> standardization strategy is the distinction between implementable technical
> specifications and the more general user requirements that are helpful in
> guiding the development of those specifications.
> To achieve its objective, ITI will undertake the following actions:
> §	Prioritize key areas for standardization and determine where there is work
> currently underway and where gaps exist.
> §	Identify appropriate standards development organizations, including
> ISO/IEC JTC1 Subcommittees (existing or new) to target for development work.
> §	Propose a comprehensive body of accessibility standardization to ISO/IEC
> JTC1 along with a management strategy to coordinate various ISO, IEC, ITU-T,
> and regional or consortia activities.
> §	Provide industry technical expertise as needed to support standards
> development work.
> §	Support the development of WCAG 2.0 as a global Web content accessibility
> standard that is testable and technologically achievable in the marketplace
> today and builds on Section 508 Web requirements.
> §	Expand industry participation on WAI committees to balance the
> responsibilities of all stakeholders and to drive toward consensus in
> support of standards that promote accessibility while enabling technological
> innovation.
> §	Continue to support relevant standards development activity in other
> venues where appropriate.
> §	Coordinate with TIA and other relevant entities on telecommunications
> accessibility standardization work.
> §	Enable companies to provide government officials with information about
> the accessible features of their EIT products, e.g. through the Voluntary
> Product Accessibility Template (VPAT) system and other potential online
> resources.
> ITI's global accessibility regulatory objective is to promote equal
> opportunities for people with disabilities by supporting existing, general,
> non-discrimination legislation and regulation in markets across the globe.
> To this end, ITI does not support the development of inconsistent
> accessibility regulations and policies that would fragment the market for
> ICT accessibility solutions to the detriment of the end-user.  ITI does not
> support mandated certification or third party testing for conformance to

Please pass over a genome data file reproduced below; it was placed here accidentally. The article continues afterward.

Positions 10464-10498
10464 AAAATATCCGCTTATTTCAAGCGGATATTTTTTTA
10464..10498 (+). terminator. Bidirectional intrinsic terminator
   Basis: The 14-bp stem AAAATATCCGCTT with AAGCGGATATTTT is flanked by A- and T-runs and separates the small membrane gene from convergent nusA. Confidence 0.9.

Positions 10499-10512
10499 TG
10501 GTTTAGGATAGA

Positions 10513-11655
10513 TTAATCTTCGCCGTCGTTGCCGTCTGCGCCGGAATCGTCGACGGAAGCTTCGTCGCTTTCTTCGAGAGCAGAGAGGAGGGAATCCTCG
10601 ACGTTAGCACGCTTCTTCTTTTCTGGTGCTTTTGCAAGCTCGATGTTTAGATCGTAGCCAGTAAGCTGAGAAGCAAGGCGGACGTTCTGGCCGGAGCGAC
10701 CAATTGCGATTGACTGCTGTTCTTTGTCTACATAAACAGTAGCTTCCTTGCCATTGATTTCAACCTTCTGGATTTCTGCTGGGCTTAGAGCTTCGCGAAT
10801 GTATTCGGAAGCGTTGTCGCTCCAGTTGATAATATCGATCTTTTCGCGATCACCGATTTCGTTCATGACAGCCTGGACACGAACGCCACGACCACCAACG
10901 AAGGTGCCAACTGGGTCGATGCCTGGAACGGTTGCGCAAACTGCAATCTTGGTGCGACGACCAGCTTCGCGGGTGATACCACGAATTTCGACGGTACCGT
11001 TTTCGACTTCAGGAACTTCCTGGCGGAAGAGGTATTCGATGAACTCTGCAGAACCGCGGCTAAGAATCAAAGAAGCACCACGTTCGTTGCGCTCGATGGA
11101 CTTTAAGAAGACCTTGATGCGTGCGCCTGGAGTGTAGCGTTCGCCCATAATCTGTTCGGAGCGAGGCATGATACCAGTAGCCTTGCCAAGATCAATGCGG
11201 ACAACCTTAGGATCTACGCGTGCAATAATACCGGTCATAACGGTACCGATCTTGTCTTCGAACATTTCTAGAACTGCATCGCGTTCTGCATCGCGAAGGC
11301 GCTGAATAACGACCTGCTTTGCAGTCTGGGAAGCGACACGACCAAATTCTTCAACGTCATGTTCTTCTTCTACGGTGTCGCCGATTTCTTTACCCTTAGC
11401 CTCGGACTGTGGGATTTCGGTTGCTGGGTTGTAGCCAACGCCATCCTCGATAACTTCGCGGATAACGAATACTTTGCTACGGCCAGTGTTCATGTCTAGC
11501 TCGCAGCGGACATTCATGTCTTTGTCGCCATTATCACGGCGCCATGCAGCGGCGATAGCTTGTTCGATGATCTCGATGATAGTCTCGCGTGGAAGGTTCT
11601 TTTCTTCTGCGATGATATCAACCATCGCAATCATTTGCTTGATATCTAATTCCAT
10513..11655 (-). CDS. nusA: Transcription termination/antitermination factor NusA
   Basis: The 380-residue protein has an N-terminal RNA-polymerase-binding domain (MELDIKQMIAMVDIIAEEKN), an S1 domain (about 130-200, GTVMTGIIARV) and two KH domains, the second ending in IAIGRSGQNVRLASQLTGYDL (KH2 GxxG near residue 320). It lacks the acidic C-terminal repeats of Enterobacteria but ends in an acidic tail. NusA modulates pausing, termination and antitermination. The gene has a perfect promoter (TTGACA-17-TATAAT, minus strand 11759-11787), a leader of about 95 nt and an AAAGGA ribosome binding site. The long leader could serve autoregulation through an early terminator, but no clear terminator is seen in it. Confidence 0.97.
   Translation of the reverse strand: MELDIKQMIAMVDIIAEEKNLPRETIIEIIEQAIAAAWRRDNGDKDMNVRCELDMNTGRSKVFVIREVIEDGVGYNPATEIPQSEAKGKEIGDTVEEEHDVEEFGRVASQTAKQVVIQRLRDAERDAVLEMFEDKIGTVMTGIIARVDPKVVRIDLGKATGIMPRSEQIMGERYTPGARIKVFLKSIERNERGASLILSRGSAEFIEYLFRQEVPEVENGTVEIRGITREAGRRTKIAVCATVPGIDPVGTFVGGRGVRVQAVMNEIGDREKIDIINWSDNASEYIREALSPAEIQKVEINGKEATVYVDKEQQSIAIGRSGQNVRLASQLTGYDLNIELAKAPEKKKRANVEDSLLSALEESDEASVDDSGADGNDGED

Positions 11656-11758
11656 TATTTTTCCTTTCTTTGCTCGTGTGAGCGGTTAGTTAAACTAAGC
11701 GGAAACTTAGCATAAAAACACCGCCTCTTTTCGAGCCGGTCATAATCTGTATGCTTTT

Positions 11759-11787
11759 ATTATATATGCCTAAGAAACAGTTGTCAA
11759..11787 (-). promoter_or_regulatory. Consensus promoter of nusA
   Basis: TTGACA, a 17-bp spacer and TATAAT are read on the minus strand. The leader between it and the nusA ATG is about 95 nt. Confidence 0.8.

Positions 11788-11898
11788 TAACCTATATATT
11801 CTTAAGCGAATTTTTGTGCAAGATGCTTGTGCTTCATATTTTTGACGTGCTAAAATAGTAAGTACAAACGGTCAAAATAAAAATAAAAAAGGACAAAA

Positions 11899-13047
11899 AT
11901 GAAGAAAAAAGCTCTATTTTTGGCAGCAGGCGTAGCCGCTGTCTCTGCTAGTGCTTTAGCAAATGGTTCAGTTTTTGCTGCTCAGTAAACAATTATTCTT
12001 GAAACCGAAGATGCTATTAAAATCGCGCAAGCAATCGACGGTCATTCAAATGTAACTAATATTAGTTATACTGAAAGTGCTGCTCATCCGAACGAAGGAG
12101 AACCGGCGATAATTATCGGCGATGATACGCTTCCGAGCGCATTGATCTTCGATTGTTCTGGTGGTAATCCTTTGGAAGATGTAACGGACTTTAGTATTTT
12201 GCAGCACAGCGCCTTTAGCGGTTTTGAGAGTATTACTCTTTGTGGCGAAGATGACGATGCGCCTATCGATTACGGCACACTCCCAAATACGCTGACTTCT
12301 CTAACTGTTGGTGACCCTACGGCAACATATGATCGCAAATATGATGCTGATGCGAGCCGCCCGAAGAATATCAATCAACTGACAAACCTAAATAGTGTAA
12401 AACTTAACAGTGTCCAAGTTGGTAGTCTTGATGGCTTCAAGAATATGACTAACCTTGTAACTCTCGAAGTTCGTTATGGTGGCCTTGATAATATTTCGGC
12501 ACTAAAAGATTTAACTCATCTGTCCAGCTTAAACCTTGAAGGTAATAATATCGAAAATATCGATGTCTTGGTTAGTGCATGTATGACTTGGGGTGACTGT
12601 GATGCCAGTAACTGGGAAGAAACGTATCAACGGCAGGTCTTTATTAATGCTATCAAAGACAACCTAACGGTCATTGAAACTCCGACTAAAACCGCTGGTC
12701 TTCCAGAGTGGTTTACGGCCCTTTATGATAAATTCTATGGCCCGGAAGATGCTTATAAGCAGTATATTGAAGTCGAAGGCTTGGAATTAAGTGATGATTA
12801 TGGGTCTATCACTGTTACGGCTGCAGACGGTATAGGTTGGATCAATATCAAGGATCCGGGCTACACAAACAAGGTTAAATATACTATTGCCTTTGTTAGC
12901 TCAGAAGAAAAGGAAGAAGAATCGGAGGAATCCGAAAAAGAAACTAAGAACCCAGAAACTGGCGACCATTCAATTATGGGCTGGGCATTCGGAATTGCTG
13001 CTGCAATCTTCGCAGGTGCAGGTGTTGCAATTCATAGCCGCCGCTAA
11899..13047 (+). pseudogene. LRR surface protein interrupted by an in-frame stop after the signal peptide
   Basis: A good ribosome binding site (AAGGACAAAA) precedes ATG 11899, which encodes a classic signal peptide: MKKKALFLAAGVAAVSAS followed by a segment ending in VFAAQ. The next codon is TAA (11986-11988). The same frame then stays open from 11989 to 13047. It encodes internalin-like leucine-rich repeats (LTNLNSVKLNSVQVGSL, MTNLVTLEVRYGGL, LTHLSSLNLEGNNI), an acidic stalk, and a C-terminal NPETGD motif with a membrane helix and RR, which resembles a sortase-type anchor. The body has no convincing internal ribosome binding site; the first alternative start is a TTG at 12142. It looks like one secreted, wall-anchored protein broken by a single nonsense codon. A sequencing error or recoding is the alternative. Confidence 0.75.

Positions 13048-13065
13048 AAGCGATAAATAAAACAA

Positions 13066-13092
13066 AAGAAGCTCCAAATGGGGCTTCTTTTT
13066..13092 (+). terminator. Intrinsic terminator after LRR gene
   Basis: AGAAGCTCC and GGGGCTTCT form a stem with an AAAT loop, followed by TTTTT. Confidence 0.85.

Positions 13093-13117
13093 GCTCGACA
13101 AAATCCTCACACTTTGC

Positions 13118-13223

> accessibility standards and ITI does not support accessibility labelling or
> an accessibility mark on products.   Where technical regulations for
> accessibility are deemed necessary, ITI supports 1-1SDOC, that is, one
> globally applied standard tested once and globally accepted supplier's
> declaration of conformity with the appropriate level of post-market
> surveillance by governments.
> To achieve its objective, ITI will undertake the following actions:
> §	Encourage the EC to adopt technical guidelines consistent with Section 508
> that would be applicable across Europe and supersede the fragmented legal
> framework that is already emerging as various member states take different
> approaches in implementing accessibility technical requirements and
> guidelines.
> §	Educate regulators in key markets (e.g. through US-EU ICT Dialogue) about
> the international voluntary, consensus standardization work being
> undertaken.
> §	Educate regulators in key markets (e.g. through US-EU ICT Dialogue) about
> the benefits of 1-1SDoC.
> §	Encourage regulators in key markets to adopt technical guidelines
> consistent with section 508.
> §	Support a WCAG version 2.0 that is consistent with Section 508 Web
> requirements.
> §	Encourage regulators to consider adopting guidelines that promote but not
> mandate the use of the other WAI guidelines, including the ATAG and the
> Ken J. Salaets
> Information Technology Industry Council
> Director, Government Relations
> 1250 I Street, NW, Suite 200
> Washington, DC 20005
> 202-626-5752
> Mobile 301-437-3349
> www.itic.org
> John Goldthwaite
> Center for Assistive Technology and Environmental Access, Georgia Tech
> john.goldthwaite at catea.org
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> Accessibility at mail.freestandards.org
> http://mail.freestandards.org/mailman/listinfo/accessibility

				Janina Sajka, Director
				Technology Research and Development
				Governmental Relations Group
				American Foundation for the Blind (AFB)

		Chair, Accessibility Workgroup
	Free Standards Group (FSG)

Email: janina at afb.net		Phone: (202) 408-8175